I hope you have enjoyed this insight into a slightly larger world than is usual here on Small Worlds - normal service will be resumed in the next episode (including my not holding out a begging bowl in two consecutive blog posts!),but in the meantime I leave you with a close-up of the resident breeding pair in Small Worlds and just one more look at an osprey doing what he does so very well.....

Wednesday, 29 August 2018

Rose's Room

Unbelievably, August has almost come and gone.  This year every time I blinked yet another month had disappeared.   I know time speeds up as one gets older, but I hadn’t really bargained for it hitting mach speeds just yet! 

How much faster must it go for Rose who reached the stately age of 101 in early August?   When she was 99 I decided that I should not wait till she was a hundred to try to fit her life into a box.  Then she was 100, the Queen sent greetings and I produced a bower of roses.  So what on earth to make this year?

During last winter I found the basis of a present in a local charity shop – my usual hunting ground.  Fortunately I at once fired off a skype message to the amazing Jo, who cares for Rose for most of the week, to say I had found something. 

Because I then put it somewhere and could no longer neither locate it, nor remember what it was.  Careful detective work between us allowed me to finally track it down in a box that was ready to head over to the Czech Republic in May this year.  

I planned to build a small box behind it and mused over what I could put in it. I fell in love with a picture on the back of a Virago book and for a long time tried to track it down since Virago were only showing part of the scene that I hoped to base my room setting on.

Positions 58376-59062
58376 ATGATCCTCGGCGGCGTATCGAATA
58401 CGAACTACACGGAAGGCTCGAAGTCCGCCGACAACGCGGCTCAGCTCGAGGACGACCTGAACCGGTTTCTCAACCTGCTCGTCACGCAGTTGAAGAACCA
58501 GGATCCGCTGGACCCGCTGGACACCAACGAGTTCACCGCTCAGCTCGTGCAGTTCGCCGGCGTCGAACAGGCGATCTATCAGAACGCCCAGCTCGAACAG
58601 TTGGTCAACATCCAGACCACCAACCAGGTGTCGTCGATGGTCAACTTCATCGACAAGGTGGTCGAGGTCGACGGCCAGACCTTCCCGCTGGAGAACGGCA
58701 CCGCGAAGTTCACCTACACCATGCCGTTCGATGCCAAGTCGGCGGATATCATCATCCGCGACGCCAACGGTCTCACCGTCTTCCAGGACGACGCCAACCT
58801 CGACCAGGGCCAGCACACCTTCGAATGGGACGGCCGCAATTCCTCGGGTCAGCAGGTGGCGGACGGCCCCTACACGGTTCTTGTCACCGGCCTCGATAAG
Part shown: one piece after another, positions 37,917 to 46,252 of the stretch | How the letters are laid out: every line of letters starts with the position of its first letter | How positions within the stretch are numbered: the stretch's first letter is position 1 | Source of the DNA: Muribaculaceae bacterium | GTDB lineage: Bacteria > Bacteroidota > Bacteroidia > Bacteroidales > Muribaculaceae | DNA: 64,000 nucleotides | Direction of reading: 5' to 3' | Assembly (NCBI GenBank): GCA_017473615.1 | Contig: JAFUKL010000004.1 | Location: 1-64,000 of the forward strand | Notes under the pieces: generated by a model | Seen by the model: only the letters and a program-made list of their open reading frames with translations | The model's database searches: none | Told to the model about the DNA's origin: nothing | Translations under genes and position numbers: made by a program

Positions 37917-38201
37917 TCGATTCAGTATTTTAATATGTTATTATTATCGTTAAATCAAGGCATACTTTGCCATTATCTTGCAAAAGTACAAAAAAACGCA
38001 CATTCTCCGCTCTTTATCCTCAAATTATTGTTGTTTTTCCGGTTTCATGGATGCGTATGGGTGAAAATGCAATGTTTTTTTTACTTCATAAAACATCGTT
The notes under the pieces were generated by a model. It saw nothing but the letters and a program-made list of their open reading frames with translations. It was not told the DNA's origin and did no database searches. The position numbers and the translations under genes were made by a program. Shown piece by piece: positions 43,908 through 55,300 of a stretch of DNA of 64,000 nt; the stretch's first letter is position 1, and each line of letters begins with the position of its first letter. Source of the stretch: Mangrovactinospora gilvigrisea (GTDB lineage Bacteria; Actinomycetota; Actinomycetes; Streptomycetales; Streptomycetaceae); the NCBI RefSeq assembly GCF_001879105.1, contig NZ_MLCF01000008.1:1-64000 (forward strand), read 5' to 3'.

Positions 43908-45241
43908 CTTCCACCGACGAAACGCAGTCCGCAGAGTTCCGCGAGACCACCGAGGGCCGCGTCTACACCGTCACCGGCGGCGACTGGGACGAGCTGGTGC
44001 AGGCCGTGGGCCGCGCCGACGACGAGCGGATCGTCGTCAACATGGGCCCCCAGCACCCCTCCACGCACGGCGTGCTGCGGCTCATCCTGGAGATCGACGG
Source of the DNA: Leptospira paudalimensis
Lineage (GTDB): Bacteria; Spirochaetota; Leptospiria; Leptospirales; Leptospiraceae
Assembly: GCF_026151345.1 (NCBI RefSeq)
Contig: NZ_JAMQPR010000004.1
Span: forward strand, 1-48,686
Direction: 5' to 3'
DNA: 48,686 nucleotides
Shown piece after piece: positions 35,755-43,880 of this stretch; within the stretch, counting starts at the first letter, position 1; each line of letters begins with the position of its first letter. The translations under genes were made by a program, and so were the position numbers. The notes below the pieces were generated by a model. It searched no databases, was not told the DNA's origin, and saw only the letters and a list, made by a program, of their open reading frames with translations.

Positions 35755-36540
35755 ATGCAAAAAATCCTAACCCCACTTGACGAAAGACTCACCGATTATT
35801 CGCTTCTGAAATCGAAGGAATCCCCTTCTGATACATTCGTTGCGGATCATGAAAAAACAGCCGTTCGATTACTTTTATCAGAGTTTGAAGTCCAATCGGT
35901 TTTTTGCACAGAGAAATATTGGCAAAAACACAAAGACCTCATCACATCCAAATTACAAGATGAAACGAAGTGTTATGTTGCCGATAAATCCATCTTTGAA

However all efforts appeared to fail – thank you those who tried to help – including contact with Virago themselves.  In the end we tracked the artist down with the help of Furrowed Middlebrow  Thanks Scott.  

However despite identifying the artist, I got no further with this idea.

After rejecting it, various other ideas floated past but it wasn’t until I realised that one of my collection of Raines  'Take a Seat' chairs looks almost exactly like the one Rose sits in, and that I also had side tables like hers, that I decided to attempt a miniature version of the room in which she spends most of her day. 

Building the box was reasonably easy – some foamboard and glue and inaccurate cutting of lines (I can’t cut straight at all, never could, never shall which much irritates Butterfly) and the basis for the room was there.  

I am not quite sure how it happened that I found myself in the Czech Republic without any photos at all of the things in Rose’s Room that I was going to need to miniaturise.   Butterfly came to the rescue and managed to photograph everything I needed – short-term memory loss on Rose’s part meant that Butterfly didn’t really need to explain in detail why she was doing such strange things with her camera!